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Iran Blames Saudi Arabia for Tehran Attacks


Police officers patrol the scene around the shrine of late Iranian revolutionary founder Ayatollah Khomeini after an attack by several perpetrators in Tehran, Iran, June 7, 2017.

Iran's Revolutionary Guards are blaming Saudi Arabia for a pair of terror attacks Wednesday at symbolic locations in Tehran.

"This terrorist attack happened only a week after the meeting between the U.S. president and the [Saudi] backward leaders who support terrorists. The fact that Islamic State has claimed responsibility proves that they were involved in the brutal attack,” the statement read.

Tehran police chief Hossein Sajedinia was quoted in Iranian media as saying five suspects had been arrested in connection with the attacks that left at least 12 people dead and 42 others wounded at Iran's parliament and a shrine to late leader Ayatollah Ruhollah Khomeini.

IS militants immediately claimed responsibility. It marks the first time the Sunni Muslim group admitted it attacked the majority Shi'ite Muslim country.

U.S. President Donald Trump released a statement reacting to the attacks on Wednesday. He said the U.S. grieves and prays for "the innocent victims" of the attacks, and "the Iranian people, who are going through such challenging times."

He also warned that "states that sponsor terrorism risk falling victim to the evil they promote."

The State Department said the "depravity of terrorism" has no place in the world. Spokeswoman Heather Nauert said the U.S. sends its thoughts and prayers to the Iranian people following the attacks.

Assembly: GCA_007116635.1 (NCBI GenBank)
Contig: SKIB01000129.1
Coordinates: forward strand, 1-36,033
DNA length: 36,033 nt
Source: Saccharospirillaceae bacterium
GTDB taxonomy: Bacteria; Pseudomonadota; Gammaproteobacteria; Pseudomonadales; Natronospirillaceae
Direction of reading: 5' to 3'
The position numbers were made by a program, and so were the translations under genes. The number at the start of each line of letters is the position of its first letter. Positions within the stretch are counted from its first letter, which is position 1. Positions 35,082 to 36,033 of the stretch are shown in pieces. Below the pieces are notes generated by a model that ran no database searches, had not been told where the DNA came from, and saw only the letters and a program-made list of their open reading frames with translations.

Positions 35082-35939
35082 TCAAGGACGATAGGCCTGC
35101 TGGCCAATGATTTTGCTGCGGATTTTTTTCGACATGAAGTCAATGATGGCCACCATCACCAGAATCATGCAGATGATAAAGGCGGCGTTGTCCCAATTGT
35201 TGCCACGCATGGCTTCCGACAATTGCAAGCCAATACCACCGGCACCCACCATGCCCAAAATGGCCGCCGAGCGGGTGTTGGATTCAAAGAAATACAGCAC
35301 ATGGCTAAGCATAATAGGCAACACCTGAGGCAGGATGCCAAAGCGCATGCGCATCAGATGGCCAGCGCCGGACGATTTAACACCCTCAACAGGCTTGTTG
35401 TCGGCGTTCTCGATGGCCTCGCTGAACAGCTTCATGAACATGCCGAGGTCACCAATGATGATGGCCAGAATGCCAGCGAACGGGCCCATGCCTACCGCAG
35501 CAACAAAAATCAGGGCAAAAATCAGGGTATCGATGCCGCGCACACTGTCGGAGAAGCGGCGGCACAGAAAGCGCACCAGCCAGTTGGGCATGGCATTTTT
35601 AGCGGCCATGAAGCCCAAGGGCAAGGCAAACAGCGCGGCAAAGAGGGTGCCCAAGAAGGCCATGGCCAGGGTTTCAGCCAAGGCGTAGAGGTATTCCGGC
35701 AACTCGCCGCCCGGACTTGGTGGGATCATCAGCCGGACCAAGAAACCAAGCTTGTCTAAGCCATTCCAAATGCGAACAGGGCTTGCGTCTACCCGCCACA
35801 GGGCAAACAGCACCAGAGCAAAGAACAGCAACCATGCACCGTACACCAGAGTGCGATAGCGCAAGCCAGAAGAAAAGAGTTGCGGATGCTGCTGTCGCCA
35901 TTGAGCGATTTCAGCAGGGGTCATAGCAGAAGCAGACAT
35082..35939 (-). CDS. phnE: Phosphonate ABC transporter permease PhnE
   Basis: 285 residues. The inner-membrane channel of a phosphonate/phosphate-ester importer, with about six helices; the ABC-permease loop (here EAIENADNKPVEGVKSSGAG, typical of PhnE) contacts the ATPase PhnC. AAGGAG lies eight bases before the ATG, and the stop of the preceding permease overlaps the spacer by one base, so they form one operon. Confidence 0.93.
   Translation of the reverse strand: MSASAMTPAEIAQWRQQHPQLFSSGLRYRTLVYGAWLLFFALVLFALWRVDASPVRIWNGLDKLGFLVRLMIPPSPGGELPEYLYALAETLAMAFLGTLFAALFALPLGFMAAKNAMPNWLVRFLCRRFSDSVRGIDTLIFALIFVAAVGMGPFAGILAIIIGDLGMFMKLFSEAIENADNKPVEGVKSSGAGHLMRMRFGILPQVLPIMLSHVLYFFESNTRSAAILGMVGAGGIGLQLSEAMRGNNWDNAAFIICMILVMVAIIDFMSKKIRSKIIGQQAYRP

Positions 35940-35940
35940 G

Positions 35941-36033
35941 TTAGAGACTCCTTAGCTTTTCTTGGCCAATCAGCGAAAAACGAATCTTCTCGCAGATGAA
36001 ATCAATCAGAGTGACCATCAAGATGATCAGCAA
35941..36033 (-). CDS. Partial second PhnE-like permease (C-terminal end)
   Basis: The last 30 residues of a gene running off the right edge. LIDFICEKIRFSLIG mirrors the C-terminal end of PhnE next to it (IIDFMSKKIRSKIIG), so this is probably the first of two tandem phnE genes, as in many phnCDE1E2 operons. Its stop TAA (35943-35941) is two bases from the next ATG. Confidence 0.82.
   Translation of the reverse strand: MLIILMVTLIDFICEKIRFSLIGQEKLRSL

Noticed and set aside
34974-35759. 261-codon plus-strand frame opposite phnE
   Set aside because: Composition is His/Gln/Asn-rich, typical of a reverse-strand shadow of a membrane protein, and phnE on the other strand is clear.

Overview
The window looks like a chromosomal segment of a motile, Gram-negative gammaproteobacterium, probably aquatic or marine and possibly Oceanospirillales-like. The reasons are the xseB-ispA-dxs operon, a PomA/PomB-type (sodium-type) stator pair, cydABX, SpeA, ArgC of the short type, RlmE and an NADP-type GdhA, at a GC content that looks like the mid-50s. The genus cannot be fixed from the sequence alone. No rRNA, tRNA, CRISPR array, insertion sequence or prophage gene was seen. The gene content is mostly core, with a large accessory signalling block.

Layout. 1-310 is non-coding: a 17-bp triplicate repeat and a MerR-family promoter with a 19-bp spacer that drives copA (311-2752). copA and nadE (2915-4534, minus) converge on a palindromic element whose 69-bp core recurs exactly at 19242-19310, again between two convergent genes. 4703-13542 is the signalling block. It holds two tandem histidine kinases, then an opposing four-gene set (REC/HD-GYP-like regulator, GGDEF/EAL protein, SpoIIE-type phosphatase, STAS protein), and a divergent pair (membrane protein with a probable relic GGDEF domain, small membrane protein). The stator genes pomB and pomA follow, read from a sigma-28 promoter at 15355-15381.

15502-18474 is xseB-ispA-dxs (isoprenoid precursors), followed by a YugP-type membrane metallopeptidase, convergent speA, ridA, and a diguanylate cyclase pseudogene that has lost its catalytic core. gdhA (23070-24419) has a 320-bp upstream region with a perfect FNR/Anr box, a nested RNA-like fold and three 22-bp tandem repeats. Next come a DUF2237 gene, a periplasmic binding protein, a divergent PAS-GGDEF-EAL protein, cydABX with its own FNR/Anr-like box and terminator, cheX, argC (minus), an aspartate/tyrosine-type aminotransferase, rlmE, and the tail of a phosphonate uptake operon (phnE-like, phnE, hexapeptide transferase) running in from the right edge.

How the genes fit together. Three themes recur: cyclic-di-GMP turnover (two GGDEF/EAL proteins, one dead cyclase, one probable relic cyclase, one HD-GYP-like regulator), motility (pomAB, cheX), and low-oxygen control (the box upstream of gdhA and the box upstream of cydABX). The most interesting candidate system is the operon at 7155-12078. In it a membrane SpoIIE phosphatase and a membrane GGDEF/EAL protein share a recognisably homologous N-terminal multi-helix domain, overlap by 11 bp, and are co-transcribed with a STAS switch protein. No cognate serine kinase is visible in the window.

The United Nations Security Council said the attacks were "barbaric and cowardly," and stressed that it condemned the attacks "in the strongest terms."

The Security Council reaffirmed that terrorism "in all its forms and manifestations" constitutes one of the most serious threats to international peace and security. It said any acts of terrorism are "criminal and unjustifiable," and called for the perpetrators, organizers, financiers and sponsors of those acts to be brought to justice.

Police secure the area around the shrine of late Iranian revolutionary founder Ayatollah Khomeini, in Tehran, Iran, June 7, 2017.
Police secure the area around the shrine of late Iranian revolutionary founder Ayatollah Khomeini, in Tehran, Iran, June 7, 2017.

Six of the attackers were killed by Iranian security forces.

The attacks began before noon when several men, dressed as women, stormed the parliament building and killed a security guard. One attacker blew himself up inside the building, and three gunmen were reported killed by police after they took several hostages.

Ali Larijani, the speaker of parliament, called the attack a "minor incident" perpetrated by "some cowardly terrorists." He said "serious measures" would be taken against those responsible.

The shrine attack began about 30 minutes after the parliament attack, and involved three gunmen and a suicide bomber who stormed the site, killing at least one person and wounding several others, according to Iranian media. The reports said police arrested at least one of the attackers and killed another.

The United States condemned the terrorist attacks, with State Department spokeswoman Heather Nauert issuing a statement that said, "We express our condolences to the victims and their families, and send our thoughts and prayers to the people of Iran. The depravity of terrorism has no place in a peaceful, civilized world."

The Islamic State extremist group is at war with Iranian-backed groups in Syria and Iran and views Iran's Shi'ite majority as apostates deserving of death.